It is estimated more than 1.6m tonnes of potatoes are made into chips every year in the UK (the same weight as 4,000 jumbo jets) and chips are in big demand on most pub menus.
Chips as a low cost yet bulky item can enhance the perceived value of any dish – add half a portion of chips (+20p cost) to the humble sandwich on a plate and you can increase the selling price by £1 (+75% GP) while still representing ‘good value’ with a hearty plateful.
But is it really cheaper to use fresh potatoes for chips or frozen? Getting it wrong could add up to more than £5,000 a year. The big question - are potatoes worth the hassle – and more importantly are they as profitable as they are perceived to be? In writing this article – I checked some facts on wastage and shrinkage by experimentation.
Pitching 1.5kg of supermarket Maris Piper (90p per kg) split into two styles of homemade chips (Heston Blumenthal triple cooked and classic chip shop styles) against 1.5kg supermarket value frozen chips (55p per kilo) and branded frozen chips (£1.75 per kilo).
Heston-style triple cooked
1.25 kg Maris Piper (90p per kilo)
Hand peeled with veg knife and cut into uniform 2cm x 2cm x 6cm chips
• 25% weight lost in peelings
• a further 30% (375g) lost in shaping chips (small potatoes discarded as they didn’t make the size grade)
• 40% of prepped weight lost (mostly moisture) during blanching, par fry and final cooking process
• Final portion just 25% (315g) of the original raw potato weight
• 200g portion cost price = 72p
1.25 kg frozen chips - 55p per kilo (value range) £1.75 per kilo (top branded)
• 0% lost in peelings
• 0% lost in shaping
• 26% of prepped weight lost in cooking process
• Final portion 74% (930g) of the original frozen chip weight
• 200g portion cost price from
• 15p (value)
• to 43p (branded)
Even with a potato rumbler to take care of the peeling there is a labour cost attached to the home made chips – the process of shaping, blanching, par frying and storing can be burdensome depending on the scale of your operation. Prepped chips are minimal with regards to the additional labour costs and have the added advantage of convenience, with easy storing for peaks and troughs in trade levels.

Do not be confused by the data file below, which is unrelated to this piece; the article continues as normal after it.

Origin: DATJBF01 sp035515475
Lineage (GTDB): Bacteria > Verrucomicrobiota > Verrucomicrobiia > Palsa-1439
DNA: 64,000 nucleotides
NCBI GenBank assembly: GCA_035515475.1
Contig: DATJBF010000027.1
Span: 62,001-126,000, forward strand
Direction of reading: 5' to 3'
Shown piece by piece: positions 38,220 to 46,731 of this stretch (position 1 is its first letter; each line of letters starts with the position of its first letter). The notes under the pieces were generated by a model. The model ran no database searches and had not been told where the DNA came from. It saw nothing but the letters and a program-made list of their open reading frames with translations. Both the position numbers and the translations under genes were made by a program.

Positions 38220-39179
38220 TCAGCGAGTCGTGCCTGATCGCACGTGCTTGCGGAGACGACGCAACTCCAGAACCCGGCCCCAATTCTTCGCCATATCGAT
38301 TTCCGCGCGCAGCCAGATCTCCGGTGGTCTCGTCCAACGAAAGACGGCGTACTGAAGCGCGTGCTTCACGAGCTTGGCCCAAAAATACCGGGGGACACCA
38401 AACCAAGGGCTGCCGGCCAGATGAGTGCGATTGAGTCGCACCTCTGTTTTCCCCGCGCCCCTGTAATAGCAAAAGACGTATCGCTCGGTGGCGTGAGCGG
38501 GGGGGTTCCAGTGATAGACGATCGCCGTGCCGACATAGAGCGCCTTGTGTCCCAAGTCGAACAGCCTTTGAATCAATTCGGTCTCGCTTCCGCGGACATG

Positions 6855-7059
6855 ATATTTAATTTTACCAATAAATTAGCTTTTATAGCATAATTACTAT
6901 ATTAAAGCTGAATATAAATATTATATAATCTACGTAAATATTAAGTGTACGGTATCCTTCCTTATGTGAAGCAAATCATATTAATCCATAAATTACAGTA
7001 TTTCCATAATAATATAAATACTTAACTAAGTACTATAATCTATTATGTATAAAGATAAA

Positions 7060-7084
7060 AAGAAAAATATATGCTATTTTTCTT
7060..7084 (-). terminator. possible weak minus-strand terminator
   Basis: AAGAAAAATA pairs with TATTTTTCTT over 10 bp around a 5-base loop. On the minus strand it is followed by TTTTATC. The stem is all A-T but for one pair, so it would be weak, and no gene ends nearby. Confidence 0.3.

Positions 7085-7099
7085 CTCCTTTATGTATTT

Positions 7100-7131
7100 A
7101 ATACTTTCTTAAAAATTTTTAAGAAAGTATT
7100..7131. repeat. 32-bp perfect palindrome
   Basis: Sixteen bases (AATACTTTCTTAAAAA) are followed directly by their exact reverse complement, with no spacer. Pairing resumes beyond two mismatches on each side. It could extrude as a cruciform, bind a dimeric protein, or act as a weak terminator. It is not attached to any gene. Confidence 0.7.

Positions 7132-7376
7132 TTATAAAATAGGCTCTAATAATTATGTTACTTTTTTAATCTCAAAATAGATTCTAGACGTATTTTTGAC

In the experiment above the oil used to fry the potato chips was approx. 100ml per 200g portion and not included in the costing, while the frozen chips used half the amount, having been par fried already.
Over the course of the year that could add up to 365 extra 20l drums based on 40 portions of chips a day.
Size of portion
Rather than guessing how many chips are going on the plate, invest in portion controlling items, such as a wire basket. Over portioning by two chips (12.5g) a portion comes to 365kg a year and a cost of £1,315. Selling them instead would mean a profit of £3,000 at 70% GP. Over portioning could also result in customers avoiding dessert - another loss of trade. Also, beware of staff grazing - a nibble each time they pass through the kitvhen can equate to a loss of £1,500 a year.
• Raw ingredient price increases are passed on immediately – can squeeze your margins
• You choose how to cut to size – giving options to make a chip ‘statement ‘ with chunky chips
• You can leave skin on and customise
• Flavour - Maris Piper are generally believed to be the best – but check out Yukon Gold and Highland Burgundy Reds heritage varieties as well
• Uses more oil in the cooking process
• Higher labour cost and waste considerations
• Excellent flavour and crispness gives great customer satisfaction
• Can secure a fixed price or negotiate prices held
• Long life and convenience
• Less waste than fresh
• Less labour cost than fresh
• Higher energy cost - if chips are cooked from frozen the temperature of the oil will drop and use more power to get back up to full heat
• Variety – they come in a wide range of quality, styles and sizes
• Storage - drop a box of frozen skinny fries when they are frozen and the shattered sticks will only produce half the normal portions
• Ease – sometimes life’s too short to peel a spud